Image: REUTERS/Mahamadou Hamidou

By Donnelly McCleland

On Sunday 10 September, French President Emmanuel Macron rejected a demand from Niger’s military rulers to withdraw its troops from the country after the 26 July coup strained relations between the two countries. His comments came after the ruling junta said France was ignoring its request for the 1,500 French troops stationed in Niger to leave the country by 3 September. France continues to indicate support for military intervention by the Economic Community of West African States (ECOWAS), which has implemented severe sanctions, but has not followed through with its threat to send in troops to restore deposed President Mohamed Bazoum to power.

The coup in Niger was the third coup in as many years to topple a leader in the Sahel region. The coup leaders blamed rising insecurity and a lack of economic growth for their actions. They stated that the intervention was necessary to avoid “the gradual and inevitable demise” of the country. But the situation is far more complex than security and economics. Although there is no denying that the rise in insecurity – several insurgent groups, such as Al-Qaeda and Islamic State affiliates, as well as Boko Haram operate in the country – and declining economic prospects contributed to fragility in the country, Olayinka Ajala (political scientist with expertise on international security, conflict analysis, and governance in Africa) suggests three other issues that help to explain the recent coup d’etat. Firstly, there has been an ongoing debate over the ethnicity and legitimacy of Mr Bazoum, which began during the last election campaign. Mr Bazoum is from Niger’s ethnic Arab minority and has always been labelled as having foreign origins. There is a lot of emphasis on ethnic military composition in the country and appointments in the military are made along ethnic lines. The head of Niger’s presidential guard, General Abdourahamane Tchiani, who declared himself head of state after the military seized power, is of the Hausa people, the largest ethnic group. Secondly, the large number of foreign military troops and bases in the country has not been well received by the military as it is seen to undermine their authority. In 2022, France and other European allies withdrew their forces from neighbouring Mali. Mr Bazoum was quick to invite them to Niger but the Nigerien military leadership and some influential individuals in the country denounced the increase in foreign forces. Thirdly, Ajala suggests that the failure of regional organisations such as ECOWAS and the African Union to take a firm stance against military power seizures in Guinea, Burkina Faso, and Mali emboldened the Nigerien military. Other sources, however, have suggested that an investigation into the diversion of $125 million, nearly half the defence budget, to private contractors linked to the top brass in the military during the entire tenure of the previous administration (according to Africa Confidential), may well be the reason the generals moved against Mr Bazoum at this specific time.

Beneath these more overt issues is an intricate web of geopolitical competition and strategic agendas that have profound consequences for the Nigerien people. According to the authors of an article in The Conversation: “The recent coup underscores a geopolitical rivalry deeply rooted in colonial and neo-colonial legacies and intensified by some Western nations’ drive for the control of Niger’s resources. Although Niger grapples with extreme poverty, leading to widespread malnutrition and hunger among its citizens, it is the world’s seventh-biggest producer of uranium. This juxtaposition of mineral wealth and societal poverty underscores the irony of a nation abundant in resources yet plagued by profound economic hardships.” In 2021, Niger provided the European Union with nearly 25% of its uranium supplies, which produced electricity for millions of households. Yet 75% of electricity to Niger comes from Nigeria and has been cut off following ECOWAS sanctions, depriving countless villages and towns, including the presidential palace. There is much at stake for the Nigerien people, as can be seen in the chaotic aftermath of other coups in the region. It is critical, however, to evaluate the motives and repercussions of possible foreign intervention.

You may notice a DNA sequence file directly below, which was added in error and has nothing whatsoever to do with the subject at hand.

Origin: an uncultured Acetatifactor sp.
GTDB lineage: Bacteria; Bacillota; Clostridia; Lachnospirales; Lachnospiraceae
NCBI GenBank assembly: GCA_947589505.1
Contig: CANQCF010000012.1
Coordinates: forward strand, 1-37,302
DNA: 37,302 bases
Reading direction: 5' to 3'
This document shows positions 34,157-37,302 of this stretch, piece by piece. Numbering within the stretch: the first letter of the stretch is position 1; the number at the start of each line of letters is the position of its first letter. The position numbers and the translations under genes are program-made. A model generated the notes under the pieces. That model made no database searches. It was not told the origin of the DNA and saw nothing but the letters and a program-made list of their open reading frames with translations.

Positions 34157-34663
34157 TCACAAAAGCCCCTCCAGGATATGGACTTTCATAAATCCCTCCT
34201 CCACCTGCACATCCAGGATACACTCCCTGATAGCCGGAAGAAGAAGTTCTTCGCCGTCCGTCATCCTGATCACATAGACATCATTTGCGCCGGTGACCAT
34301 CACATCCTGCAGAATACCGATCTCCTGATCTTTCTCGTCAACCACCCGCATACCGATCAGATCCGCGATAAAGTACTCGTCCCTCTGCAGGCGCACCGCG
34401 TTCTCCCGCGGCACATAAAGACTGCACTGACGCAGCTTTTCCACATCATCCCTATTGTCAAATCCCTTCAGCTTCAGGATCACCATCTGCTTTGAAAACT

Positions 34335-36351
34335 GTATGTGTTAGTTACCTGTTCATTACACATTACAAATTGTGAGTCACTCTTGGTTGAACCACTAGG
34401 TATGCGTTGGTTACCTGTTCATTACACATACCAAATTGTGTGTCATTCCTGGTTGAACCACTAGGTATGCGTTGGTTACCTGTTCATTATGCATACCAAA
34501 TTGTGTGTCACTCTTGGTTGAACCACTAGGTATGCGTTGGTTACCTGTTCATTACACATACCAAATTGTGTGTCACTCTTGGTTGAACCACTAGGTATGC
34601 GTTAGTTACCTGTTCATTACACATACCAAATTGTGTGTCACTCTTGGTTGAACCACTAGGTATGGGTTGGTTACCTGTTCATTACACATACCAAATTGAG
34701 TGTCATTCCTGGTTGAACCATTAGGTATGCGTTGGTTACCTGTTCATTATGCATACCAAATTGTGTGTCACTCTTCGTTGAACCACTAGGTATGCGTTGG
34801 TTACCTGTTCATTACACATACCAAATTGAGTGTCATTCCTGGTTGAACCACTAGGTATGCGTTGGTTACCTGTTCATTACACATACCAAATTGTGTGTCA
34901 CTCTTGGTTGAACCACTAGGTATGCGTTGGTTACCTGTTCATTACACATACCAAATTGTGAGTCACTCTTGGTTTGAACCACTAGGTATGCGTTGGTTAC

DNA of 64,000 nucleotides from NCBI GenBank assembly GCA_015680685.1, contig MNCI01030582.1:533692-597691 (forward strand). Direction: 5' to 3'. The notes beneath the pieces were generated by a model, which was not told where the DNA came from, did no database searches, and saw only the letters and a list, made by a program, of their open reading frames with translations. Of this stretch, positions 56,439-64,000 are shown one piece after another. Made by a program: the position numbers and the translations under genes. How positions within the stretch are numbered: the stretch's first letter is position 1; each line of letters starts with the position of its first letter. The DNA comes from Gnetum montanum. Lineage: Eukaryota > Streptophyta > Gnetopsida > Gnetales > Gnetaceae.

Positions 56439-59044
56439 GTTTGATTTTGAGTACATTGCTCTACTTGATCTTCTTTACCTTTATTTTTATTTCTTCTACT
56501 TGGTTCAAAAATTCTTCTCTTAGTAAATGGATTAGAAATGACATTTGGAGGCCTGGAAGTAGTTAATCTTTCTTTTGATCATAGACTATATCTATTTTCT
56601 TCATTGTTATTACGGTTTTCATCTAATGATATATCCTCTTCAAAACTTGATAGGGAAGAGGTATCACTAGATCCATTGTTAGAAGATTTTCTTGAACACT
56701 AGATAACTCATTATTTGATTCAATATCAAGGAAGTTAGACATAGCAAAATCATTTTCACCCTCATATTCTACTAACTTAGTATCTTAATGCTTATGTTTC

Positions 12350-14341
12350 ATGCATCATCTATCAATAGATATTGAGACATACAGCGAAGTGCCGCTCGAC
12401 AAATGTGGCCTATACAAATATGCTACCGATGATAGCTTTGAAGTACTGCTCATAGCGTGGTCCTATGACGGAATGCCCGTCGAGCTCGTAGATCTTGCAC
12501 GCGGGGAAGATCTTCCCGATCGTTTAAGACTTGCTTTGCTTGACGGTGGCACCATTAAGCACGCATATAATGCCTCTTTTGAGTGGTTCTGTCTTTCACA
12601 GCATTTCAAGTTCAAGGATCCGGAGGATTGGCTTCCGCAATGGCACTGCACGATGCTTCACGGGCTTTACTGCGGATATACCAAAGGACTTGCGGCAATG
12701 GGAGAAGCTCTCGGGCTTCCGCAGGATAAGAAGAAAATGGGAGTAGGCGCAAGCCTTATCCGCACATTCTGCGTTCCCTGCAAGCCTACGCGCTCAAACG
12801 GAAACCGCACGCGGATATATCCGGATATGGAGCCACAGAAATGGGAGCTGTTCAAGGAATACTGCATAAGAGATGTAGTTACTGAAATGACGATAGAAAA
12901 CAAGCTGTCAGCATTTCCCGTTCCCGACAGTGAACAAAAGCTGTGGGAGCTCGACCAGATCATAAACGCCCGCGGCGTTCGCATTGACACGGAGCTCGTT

Open Doors’ senior analyst for freedom of religion and belief in sub-Saharan Africa, Illia Djadi, in an interview with Christianity Today, remarked: “The military coup is a setback. But so far there are no indications of rhetoric against Christians. We fear instability and are praying for peace. God willing, this period of uncertainty will come to an end.” In this interview, Djadi, a Nigerien currently based in London, provided the regional context, describing the difficult but improving situation of Christians in Niger, and issued a strong appeal against military intervention. Christians form a tiny minority, approximately 1% of the population, against the 99% Muslim. And though Niger is a secular country with freedom of religion protected by the constitution, Christians often face discrimination and other societal challenges. However, in terms of the country, Christians share the same poverty as everyone else. Despite being such a small minority group, Christian leaders were included when the junta summoned national stakeholders, shortly after the coup, to explain the situation, even asking the Church to pray for the nation. The evangelical and Catholic churches have appealed for prayer — for a peaceful outcome to the crisis.

Please join us in prayer for the following:

  • For an extraordinary, divinely orchestrated, outcome to the political/leadership crisis
  • For the Lord’s hand of protection to be over Niger and that all the enemy’s plans will be frustrated
  • For the Lord to bless and uphold His children that they may be instruments of change in their nation